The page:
eiana Athill was very confident. She understood the social class from which she came, and she could stand outside her, looking everywhere she wanted. As she wrote in Stet, her memoir of her years in publishing, she was a member of the caste: "one of London's English-educated, high-grade university graduates who subsequently conquered publishing. from the 19th Century by the bookstores who used it. " But she was also a white woman who had some black lovers in an age when this type of relationship could be regarded as a political declaration; and she despised the "self-conscious beautiful writing" of "the typical caster writer" Virginia Woolf. For her, "camp standards – should not be said – have no right to be considered sacred."
Her confidence helped her to be a writer, of course – she stands somewhere between "talent" and "link" in the list of useful attributes – but she also made her a great editor. He was clear in his judgment and sure in his promotion. For the first time, we met in the early 1980s when a book I claimed to write about her publishing company, André Deutsch, has long passed the date of delivery. I took the work that has not progressed in the office where Diana read the first chapter aloud with such an elegant statement that I was almost (though not quite) convinced to continue with the rest. At that time I did not know she was a writer, but then I read her two memoirs instead of a letter and a funeral, and she was struck, like many others, with her frankness and clarity and the glorious rhythm of her prose.
Then our roles are changing. At Grant I was an editor and she was the writer. Through mutual acquaintance, she sent a letter to the magazine about her professional friendship with Jean Ris. I did not think the song was something like that – I was wrong about it – but she mentioned it was taken from a book she wrote. I asked to see the whole text of Stet's book. He was 82 and was about to take his summer as a writer. Here are a few other books and a piece or two magazines, and we're reissuing her list. Very little editing is required. I can say honestly that I could start reading at any point on one of her pages and never want to stop, pushing through a sentence after a sentence of the delightful power of her story as if she was talking to me.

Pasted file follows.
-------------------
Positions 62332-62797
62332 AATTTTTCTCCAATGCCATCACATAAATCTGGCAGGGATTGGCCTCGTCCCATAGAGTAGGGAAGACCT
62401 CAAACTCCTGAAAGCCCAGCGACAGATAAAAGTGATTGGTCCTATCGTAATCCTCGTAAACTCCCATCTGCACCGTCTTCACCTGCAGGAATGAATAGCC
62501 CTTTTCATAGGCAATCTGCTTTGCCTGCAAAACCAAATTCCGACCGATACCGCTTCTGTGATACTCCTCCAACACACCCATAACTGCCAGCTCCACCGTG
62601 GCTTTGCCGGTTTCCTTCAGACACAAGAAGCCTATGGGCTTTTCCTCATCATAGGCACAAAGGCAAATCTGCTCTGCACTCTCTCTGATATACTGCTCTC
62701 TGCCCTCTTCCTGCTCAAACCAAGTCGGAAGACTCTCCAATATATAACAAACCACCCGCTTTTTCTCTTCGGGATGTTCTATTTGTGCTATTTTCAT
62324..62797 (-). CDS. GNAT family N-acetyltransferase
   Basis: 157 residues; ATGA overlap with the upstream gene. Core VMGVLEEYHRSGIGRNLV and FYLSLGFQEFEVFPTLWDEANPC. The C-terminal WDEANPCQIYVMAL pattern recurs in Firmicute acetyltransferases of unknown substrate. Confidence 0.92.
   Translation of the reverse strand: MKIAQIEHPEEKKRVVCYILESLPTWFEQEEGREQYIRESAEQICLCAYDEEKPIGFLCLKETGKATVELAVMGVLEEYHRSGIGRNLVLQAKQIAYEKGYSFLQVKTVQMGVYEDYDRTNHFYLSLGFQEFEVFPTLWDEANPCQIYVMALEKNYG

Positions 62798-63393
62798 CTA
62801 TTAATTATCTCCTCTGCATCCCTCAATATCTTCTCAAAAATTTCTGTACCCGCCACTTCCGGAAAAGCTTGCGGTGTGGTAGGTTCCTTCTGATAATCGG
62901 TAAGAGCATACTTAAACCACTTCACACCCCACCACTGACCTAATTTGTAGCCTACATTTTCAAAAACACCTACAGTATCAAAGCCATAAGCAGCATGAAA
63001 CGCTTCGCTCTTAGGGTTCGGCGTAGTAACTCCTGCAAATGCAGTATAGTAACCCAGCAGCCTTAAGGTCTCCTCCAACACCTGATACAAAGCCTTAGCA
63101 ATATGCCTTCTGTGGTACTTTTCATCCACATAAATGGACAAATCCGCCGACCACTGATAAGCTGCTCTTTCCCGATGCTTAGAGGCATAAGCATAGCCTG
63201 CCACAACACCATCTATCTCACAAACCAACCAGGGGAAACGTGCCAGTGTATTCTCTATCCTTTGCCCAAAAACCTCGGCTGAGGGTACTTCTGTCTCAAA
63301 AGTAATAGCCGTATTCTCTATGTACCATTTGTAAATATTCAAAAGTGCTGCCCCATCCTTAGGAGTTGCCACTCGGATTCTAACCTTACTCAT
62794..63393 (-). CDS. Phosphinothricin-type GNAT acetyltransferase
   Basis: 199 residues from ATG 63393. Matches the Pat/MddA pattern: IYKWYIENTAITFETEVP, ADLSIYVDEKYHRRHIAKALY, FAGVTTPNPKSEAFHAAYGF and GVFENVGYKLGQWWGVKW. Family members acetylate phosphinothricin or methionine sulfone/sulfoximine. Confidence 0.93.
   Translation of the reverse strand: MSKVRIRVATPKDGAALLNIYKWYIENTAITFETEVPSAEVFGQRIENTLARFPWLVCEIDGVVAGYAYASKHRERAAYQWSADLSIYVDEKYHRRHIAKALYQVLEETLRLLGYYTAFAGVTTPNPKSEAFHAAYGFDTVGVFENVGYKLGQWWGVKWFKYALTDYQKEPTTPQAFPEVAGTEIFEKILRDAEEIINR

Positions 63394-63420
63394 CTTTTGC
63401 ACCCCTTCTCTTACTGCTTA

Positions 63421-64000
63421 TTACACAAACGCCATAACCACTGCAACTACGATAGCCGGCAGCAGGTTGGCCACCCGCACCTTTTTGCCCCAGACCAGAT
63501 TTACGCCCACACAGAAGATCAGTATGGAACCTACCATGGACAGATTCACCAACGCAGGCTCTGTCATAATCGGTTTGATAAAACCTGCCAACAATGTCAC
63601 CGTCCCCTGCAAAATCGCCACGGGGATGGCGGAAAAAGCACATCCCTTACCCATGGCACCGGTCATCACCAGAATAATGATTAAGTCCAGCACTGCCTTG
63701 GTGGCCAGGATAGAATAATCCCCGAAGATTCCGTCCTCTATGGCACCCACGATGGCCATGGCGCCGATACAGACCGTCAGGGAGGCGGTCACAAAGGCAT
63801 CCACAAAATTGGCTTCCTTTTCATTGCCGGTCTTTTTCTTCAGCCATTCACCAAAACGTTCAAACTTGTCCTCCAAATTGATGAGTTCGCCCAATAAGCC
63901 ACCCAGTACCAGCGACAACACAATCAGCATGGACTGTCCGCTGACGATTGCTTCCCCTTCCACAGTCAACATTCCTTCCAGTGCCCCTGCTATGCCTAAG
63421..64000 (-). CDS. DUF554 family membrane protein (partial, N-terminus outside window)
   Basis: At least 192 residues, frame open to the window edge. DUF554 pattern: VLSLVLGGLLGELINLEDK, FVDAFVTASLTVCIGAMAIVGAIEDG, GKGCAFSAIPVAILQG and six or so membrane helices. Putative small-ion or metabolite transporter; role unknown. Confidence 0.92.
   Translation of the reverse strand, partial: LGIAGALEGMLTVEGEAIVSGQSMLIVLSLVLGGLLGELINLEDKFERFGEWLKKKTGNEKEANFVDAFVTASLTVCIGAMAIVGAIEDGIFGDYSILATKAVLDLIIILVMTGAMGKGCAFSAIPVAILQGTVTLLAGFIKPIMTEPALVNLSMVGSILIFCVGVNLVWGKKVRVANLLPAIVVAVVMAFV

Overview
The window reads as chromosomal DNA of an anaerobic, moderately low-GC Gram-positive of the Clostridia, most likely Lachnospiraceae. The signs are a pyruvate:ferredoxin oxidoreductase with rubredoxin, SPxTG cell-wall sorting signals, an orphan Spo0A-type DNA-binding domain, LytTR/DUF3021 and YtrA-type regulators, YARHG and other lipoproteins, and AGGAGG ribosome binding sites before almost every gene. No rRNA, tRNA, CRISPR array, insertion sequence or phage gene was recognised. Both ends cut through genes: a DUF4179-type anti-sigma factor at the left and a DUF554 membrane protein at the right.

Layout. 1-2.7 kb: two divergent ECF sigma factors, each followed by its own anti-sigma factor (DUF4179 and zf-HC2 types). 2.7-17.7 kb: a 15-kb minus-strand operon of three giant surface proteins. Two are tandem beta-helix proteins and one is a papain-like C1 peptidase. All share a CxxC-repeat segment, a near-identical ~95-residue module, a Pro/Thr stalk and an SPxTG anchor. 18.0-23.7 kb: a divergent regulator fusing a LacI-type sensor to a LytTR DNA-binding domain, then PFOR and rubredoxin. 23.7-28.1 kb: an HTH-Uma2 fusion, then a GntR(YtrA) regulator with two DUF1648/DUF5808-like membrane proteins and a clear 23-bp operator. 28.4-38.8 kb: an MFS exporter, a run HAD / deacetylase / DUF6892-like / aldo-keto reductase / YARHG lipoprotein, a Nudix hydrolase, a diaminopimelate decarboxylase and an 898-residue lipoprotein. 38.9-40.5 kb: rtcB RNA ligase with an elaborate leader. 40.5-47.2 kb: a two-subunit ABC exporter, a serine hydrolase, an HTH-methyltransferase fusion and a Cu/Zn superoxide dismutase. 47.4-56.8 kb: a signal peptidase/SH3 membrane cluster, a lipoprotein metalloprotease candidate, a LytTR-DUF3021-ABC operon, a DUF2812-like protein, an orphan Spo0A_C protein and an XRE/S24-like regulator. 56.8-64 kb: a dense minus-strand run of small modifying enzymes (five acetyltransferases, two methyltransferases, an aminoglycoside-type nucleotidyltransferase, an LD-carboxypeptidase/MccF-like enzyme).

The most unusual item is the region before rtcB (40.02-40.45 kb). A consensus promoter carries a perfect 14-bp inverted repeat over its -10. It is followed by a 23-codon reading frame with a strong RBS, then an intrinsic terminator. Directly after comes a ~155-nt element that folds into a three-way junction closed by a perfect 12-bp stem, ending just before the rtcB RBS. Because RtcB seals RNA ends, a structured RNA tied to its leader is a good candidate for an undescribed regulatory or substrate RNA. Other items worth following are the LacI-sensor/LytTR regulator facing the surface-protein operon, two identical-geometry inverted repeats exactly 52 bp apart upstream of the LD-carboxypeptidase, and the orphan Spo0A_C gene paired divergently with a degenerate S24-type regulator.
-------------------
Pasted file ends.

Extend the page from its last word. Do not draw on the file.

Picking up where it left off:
Very rarely, I suggested a change. There was too much sex, I thought, at the beginning of what was her most successful book, "Somewhere to the End." It seemed odd to say to a writer who was then close to 90, but I thought we did not need so many pages to find the author's pleasure in sex as a mechanical rather than psychological or emotional activity; an activity that in any case left Diana behind. Diana agreed and the book was corrected. My second offer had more interesting results.
I wondered Diana if her book approached, her tone sounding too complacent. "Let me think," she said, and soon afterwards she gave a new passage that began: "A friend recently told me I should be careful not to sound complacent," she added politely, "you did not agree with an anonymous friend I assumed it was me). She said she did it was complacent. It has begun, she writes, "wrapped in my family's belief that we are the best kind of people who have no glamor: faith common in the upper levels of the English middle class and confirmed by the pride that it is English." And while "tribal complacency" and "wicked bullshit" were broken when her first and most important lover left her, the complacency of another species had returned with her late success. If it was complacency and she could not help to feel that she was, then she had to say that "though it was a disgusting witness, it was a much more comfortable situation. to be inside from the opposite ".